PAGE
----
I'm assuming you know about the oceanic garbage patches. (I cannot type "oceanic" without thinking "815"...) If not, it's an easy google, but beware, it's depressing. The BBC has a really amazing interactive graphic that shows you how big the Great Pacific Garbage patch is in relationship to where you live. It's horrible, really. Plastic bags are insidious, hegemonic demons.
Photo swiped from Raubi Marie
I'm kind of being hyperbolic. Kind of.
The thing is, even if you eliminate the plastic bags at the grocery store for hauling your food, there are still the bags you put the produce in, the little baggies in lunches, the plastic liners in processed foods like cereal, etc. They are everywhere.
I've been reusing the produce bags from the grocery store & fruit stands for kids' sandwiches and lunch items. I've also been reusing bread bags for this. But they get dirty & nasty, and there's still no choice but to pitch them eventually. So I'm trying to eliminate them one by one.
My first step is to eliminate the need for sandwich/snack bags. I know you can buy plastic (it's eve.ry.where.) containers for sandwiches and such, but we often don't use the standard square bread, and I don't want to spend a ton of money. Plus, I have this dream of eliminating petroleum-based products entirely...not sure we'll ever get there (especially when I think about toys) but it's something to aim for.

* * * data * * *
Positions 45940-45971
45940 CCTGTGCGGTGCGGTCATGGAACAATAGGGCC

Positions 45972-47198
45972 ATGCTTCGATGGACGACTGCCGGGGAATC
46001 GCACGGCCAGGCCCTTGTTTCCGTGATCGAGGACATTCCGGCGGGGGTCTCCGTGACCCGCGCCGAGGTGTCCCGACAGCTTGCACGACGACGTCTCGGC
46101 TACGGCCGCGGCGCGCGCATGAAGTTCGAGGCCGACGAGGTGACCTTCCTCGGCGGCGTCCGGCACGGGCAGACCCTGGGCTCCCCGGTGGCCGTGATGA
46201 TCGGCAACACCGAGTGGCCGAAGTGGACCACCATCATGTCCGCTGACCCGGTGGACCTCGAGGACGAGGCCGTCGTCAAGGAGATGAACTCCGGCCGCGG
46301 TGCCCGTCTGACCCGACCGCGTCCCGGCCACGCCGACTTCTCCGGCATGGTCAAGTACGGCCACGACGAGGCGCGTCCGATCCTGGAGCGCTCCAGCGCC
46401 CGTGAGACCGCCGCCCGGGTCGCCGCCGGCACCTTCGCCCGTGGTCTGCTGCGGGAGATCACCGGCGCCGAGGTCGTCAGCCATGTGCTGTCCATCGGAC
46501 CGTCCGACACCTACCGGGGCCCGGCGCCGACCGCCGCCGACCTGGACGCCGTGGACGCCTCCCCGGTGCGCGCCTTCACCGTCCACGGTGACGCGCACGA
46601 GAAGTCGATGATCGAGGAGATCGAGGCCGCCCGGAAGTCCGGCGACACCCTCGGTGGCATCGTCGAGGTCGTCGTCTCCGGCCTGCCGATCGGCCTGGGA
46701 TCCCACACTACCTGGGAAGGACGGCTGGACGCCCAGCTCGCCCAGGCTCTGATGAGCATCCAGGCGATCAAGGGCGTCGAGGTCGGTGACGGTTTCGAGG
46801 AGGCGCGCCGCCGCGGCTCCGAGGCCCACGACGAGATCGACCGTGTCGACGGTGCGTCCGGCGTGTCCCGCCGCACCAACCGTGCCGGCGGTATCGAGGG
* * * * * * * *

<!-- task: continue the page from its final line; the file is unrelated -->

I decided to dust off the old sewing machine and make my own reusable sandwich bags. My mom gave me a yard of fabric to play with, and I had to fiddle with sizes and linings.
The first attempt:
The sewing is kind of a mess, the bag a was a bit too small, and the liner (a repurposed tablecloth from Girl 1's birthday) is tooflimsy, but still, I was excited. The shape and function seemed workable.
So I made a bigger bag, lined with a thick plastic shopping bag:
Terrible picture, but basically while the liner works great, the bag is much too big. You could fit two sandwiches on Dave's Killer Bread in the thing. Which is fine, but kind of unwieldy.
So I reduced the size a little, and decided to try repurposing a Dorito's bag for the liner:
Success! This bag looks good, has a satisfying and sturdy feel, makes a neat-o crinkly noise, and is made by reusing materials that can't be recycled. I was able to make two identical bags. The kids all had hot lunch at school today, but they will be testing these next time they bring their own lunch.
I am so exited by the idea that I can make these, I'm inspired to make a bunch more. I went to the thrift shop to look at clothes and bedding that could be transformed into replacements for plastic bags. I spent very little money and came home with some really cool fabrics. I forgot how much I love the thrift store.
I'm pretty dang excited.